Both injured workers may be eligible for compensation (see legal commentary below).

Source: WHIO

See more at: http://www.whio.com/news/news/local/driver-rear-ends-whio-news-car-accused-of-ovi/nqtTG/

 

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Legal Analysis on Work-Related Auto Injuries

You may be wondering if you will be able to fully recover for your injuries if you are injured in a car accident while at work.

Generally, in Ohio, if a person is injured at work, he or she will have difficulty going after his or her employer for compensation beyond the normal workers’ compensation framework (if the employer is covered by workers’ compensation). This is due to O.R.C. 4123.74, which states:

Employers who comply with section 4123.35 of the Revised Code shall not be liable to respond in damages at common law or by statute for any injury, or occupational disease, or bodily condition, received or contracted by any employee in the course of or arising out of his employment, or for any death resulting from such injury, occupational disease, or bodily condition occurring during the period covered by such premium so paid into the state insurance fund, or during the interval the employer is a self-insuring employer, whether or not such injury, occupational disease, bodily condition, or death is compensable under this chapter.

There are exceptions to this rule. For instance, if your employer “committed the tortious act with the intent to injure another or with the belief that the injury was substantially certain to occur.”

It is important to note that this above protection only applies to your employer. If you are injured at work by someone other than your employer, that person is not protected by the above statute. In my experience, this most frequently occurs in auto-related accidents: when someone is injured at work while driving a vehicle, and is struck by someone unrelated to the employer. When this happens, the injured worker can not only receive workers’ compensation benefits, but also be compensated for his injuries by pursuing a personal injury case.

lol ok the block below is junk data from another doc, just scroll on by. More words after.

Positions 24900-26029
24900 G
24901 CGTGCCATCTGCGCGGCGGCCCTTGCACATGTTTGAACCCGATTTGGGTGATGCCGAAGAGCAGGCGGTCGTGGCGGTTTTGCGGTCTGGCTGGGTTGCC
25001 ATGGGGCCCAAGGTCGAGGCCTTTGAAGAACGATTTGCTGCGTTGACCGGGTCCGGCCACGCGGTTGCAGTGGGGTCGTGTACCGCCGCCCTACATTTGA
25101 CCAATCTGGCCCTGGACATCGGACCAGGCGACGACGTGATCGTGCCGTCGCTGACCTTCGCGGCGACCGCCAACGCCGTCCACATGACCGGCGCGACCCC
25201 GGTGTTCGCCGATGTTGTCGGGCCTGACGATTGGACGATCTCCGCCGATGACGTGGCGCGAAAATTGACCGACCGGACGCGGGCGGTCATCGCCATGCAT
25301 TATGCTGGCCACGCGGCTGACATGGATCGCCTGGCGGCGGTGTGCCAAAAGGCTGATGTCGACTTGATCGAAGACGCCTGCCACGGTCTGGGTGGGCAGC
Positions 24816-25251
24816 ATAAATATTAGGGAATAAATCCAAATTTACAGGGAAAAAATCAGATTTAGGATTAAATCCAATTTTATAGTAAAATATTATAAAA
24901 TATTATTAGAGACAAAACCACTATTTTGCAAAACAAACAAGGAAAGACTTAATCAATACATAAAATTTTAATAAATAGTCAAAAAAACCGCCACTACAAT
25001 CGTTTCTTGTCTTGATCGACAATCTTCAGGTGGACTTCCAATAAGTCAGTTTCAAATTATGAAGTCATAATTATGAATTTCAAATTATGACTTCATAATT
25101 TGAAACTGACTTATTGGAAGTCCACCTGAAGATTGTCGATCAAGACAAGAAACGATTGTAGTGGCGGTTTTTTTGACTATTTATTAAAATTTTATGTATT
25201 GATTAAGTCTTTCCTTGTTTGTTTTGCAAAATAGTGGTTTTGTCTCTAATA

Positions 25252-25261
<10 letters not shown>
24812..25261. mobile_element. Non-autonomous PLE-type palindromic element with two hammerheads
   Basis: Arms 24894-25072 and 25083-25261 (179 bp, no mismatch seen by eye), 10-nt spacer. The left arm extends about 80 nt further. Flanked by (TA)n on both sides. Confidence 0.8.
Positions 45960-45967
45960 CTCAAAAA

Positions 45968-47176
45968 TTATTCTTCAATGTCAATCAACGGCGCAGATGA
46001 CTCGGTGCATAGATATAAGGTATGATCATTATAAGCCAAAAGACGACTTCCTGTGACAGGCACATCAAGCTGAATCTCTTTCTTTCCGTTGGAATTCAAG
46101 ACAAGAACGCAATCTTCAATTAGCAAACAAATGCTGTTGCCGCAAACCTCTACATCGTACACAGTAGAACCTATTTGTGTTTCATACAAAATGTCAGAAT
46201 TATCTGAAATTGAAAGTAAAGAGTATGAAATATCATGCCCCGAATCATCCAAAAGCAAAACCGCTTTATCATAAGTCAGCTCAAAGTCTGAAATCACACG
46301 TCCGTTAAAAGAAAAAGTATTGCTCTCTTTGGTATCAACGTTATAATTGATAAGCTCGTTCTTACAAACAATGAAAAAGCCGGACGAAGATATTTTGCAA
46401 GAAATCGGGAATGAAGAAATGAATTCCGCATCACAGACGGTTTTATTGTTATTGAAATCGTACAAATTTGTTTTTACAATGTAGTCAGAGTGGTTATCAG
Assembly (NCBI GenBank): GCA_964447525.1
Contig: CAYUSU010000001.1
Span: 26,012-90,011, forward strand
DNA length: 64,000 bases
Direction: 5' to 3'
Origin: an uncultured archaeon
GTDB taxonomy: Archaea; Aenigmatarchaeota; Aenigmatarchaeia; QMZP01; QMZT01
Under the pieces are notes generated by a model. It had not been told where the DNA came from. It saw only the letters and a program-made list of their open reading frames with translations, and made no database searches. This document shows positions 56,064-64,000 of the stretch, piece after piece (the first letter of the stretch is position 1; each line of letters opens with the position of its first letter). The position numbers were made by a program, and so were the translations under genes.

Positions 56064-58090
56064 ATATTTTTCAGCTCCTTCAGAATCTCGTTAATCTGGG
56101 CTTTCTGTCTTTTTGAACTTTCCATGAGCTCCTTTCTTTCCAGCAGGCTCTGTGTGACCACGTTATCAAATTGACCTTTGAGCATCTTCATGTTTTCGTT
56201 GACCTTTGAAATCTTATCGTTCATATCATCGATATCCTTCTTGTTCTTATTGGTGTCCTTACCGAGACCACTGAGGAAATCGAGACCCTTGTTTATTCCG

Legal Commentary on the Above Accident

In the above case, based on the available facts, the driver of the vehicle that struck the WHIO truck can be held liable. In this case, though, because it he was apparently unlicensed, he is also likely uninsured. If that is the case, the victims may be able to recover from uninsured motorist coverage if they have it on their automobile policies, or if their employer has it on the van. If no insurance applies, the victims would likely have no other option but to go after the driver individually.

If you have a job that requires driving for work, it is recommended that you make sure you are covered by an uninsured motorist policy for situations like this. If you are injured in an auto accident while at work, you may want to consider speaking with not only a workers’ compensation attorney, but also a personal injury attorney.

About the Author

Alex Freitag is an Ohio personal injury lawyer. He offers a free consultation. To get his help call 937-306-6410 or 1-800-447-6548. Find out what it feels like to get help from a lawyer that cares.

Alex Freitag
Anthony Castelli Attorney
70 Birch Alley, Suite 240, Building B,
Beavercreek, Ohio, 45440
937-306-6410
http://daytoncaraccident.attorneys.us/

Auto Injuries Sustained While Parked May Be Compensable in Ohio

On August 5, 2015, a high-impact four-vehicle crash in Dayton sent seven people to local hospitals. Police suspect that the at-fault vehicle may have been fleeing a local robbery. Five of the victims were riding in one of the two vehicles in motion and the other two were in a vehicle parked on the street. Based on the severity of the damage to the cars, the Dayton police suspect that the accident happened at high speeds.

All seven victims will likely be able to recover for their injuries (see legal commentary below).

Source: WHIO

See more at: http://www.whio.com/news/news/crime-law/as-many-as-5-medic-units-sent-to-dayton-crash/nnDkk/

Legal Analysis on Injures While Parked

You may be wondering if you will be able to fully recover for your injuries sustained while in a parked car.

Wrecked car

Generally, in Ohio, if a person is at fault for an automobile accident, he or she is responsible for injuries and damage that results from the automobile accident. Sometimes, though, the person who is at fault in an accident may be difficult or impossible to recover from. The most likely reasons this may arise is if the driver cannot be found or if he or she does not have auto insurance to cover the accident. Someone injured by such a driver will likely have no recourse to recover for their injuries unless they have uninsured motorist coverage. We recommend having at least $100,000 in uninsured motorist injury coverage.